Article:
Deaf student has created more than 100 new signs for scientific terminologies

Liam McMulkin is a deaf student enrolled at the University of Dundee in Scotland and going through the course, he realized a there is something amiss, there are no sign languages for complex scientific terminologies and realized that this is missing not only in the University, but in the British sign language itself.

He had this epiphany when he noticed that the signs that were used to disseminate complex scientific definitions and terminologies were laborious and time consuming as they had to spell out each of the letter in them. Imagine the time that would take to convey terms like phosphorylation or stereoisomers.

He concurred with the obvious and told ABC news via email that it’s difficult to convey complex scientific processes involving only a few hand gestures and resolved to fix this gap.

With complex terms involving embryology coming up, he committed to start creating signs that would be useful for others during the course and since had admirably created more than 100 different signs.

The creation of the signs was no cinch as he mentioned that he had to strictly adhere to the grammatical rules and structure of the British Sign Language and every term has to have a consensus amongst sign linguists, deaf people and deaf specialists, a process that took him 2 months.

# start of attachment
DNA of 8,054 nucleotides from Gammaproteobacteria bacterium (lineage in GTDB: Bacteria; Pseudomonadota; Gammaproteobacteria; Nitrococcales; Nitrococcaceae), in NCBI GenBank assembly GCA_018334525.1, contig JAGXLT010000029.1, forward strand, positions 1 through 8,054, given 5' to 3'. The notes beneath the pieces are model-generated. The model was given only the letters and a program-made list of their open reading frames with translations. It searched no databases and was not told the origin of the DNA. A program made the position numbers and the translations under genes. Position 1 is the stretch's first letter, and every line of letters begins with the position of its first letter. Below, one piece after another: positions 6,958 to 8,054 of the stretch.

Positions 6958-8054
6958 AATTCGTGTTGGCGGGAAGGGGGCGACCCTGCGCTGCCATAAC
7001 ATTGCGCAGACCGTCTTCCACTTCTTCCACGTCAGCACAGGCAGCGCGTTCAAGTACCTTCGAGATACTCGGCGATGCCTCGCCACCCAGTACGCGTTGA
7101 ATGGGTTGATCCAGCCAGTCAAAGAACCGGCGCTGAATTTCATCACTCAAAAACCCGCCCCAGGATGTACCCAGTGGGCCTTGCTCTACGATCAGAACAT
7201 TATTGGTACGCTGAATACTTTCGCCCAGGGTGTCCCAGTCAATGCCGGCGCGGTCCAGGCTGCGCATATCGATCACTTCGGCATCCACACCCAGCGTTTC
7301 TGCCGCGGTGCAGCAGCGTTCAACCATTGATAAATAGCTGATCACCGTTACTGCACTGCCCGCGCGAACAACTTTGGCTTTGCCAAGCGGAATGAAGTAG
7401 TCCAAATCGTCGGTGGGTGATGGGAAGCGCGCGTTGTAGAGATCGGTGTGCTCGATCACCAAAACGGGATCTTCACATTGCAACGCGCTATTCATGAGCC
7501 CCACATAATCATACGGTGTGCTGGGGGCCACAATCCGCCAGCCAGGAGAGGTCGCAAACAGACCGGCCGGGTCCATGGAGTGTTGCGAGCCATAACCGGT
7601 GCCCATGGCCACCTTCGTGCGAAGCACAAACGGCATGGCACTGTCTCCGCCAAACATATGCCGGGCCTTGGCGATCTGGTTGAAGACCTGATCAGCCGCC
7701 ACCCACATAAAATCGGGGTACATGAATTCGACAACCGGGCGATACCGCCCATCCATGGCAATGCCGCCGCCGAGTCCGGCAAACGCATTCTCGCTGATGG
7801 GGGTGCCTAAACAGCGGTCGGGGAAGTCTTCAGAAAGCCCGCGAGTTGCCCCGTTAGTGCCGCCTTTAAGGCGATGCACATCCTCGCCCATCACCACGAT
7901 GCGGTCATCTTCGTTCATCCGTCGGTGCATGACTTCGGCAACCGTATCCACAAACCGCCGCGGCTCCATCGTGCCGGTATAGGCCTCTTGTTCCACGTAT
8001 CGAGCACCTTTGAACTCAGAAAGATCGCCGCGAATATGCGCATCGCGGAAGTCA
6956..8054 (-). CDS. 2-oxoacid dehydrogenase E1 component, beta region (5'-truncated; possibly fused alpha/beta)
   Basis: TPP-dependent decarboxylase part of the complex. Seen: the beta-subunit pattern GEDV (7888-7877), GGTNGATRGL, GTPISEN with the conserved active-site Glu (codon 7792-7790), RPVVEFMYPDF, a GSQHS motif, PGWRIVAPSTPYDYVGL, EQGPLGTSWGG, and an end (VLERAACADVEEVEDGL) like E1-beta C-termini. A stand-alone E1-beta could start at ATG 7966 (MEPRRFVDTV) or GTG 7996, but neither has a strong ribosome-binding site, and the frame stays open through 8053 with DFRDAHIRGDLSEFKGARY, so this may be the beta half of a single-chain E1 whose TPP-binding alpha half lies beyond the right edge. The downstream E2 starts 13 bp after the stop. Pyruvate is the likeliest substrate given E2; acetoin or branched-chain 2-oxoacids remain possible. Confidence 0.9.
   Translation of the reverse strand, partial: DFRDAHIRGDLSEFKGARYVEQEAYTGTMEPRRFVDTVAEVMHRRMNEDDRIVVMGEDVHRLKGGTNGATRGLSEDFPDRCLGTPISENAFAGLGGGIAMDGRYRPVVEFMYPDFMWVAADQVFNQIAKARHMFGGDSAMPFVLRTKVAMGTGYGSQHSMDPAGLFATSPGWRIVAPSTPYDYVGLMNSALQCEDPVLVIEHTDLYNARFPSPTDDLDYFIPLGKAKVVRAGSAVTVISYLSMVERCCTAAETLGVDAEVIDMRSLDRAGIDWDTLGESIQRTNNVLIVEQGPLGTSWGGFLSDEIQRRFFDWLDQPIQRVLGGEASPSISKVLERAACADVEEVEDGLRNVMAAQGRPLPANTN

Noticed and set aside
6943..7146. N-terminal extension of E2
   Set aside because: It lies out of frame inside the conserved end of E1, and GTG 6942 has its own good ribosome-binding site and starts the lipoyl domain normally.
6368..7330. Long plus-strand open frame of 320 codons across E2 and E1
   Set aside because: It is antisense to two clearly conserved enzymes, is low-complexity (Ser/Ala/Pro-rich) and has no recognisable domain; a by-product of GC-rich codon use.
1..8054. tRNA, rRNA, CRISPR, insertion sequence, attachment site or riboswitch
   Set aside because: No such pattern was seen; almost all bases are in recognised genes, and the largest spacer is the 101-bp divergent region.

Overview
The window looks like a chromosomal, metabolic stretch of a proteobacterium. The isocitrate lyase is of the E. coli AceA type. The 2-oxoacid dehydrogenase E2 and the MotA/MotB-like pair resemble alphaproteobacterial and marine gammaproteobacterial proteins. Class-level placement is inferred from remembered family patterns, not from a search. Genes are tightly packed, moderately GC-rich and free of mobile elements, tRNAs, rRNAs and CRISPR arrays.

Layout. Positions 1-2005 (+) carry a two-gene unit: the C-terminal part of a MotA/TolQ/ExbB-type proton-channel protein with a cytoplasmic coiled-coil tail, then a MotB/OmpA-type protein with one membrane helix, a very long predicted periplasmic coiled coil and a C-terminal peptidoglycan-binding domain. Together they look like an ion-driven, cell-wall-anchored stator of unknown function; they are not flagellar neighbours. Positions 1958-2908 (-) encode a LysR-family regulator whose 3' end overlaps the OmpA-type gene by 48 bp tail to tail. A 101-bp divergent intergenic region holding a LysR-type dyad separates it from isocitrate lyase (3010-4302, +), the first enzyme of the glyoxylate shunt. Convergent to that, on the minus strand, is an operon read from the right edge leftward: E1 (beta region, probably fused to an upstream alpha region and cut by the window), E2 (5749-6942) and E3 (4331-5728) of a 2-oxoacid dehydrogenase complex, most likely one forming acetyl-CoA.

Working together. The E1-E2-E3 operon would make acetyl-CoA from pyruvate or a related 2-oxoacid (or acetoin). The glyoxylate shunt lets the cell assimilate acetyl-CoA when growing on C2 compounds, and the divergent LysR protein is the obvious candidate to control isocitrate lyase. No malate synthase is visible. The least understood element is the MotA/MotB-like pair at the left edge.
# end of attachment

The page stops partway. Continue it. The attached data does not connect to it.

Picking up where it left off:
The University of Dundee has also taken on board his idea which will prove beneficial in the long run.

Dr. Marios Stavridis, head of the biological sciences at the University of Dundee and Liam’s supervisor, told ABC news that these new signs created by Liam is crucial to the future of Life Sciences.

He also added that having a conversation about these terms in lecture halls would be quite cumbersome if you have to finger spell each of them.

Simon Harvey, a spokesperson for the official site for British Sign Language’s online courses said these signs that have been developed by Liam would become part of the vernacular as and when there is widespread usage while Liam, in his third year, sees himself coming up with ever more terms that could make lives for students like him easier.

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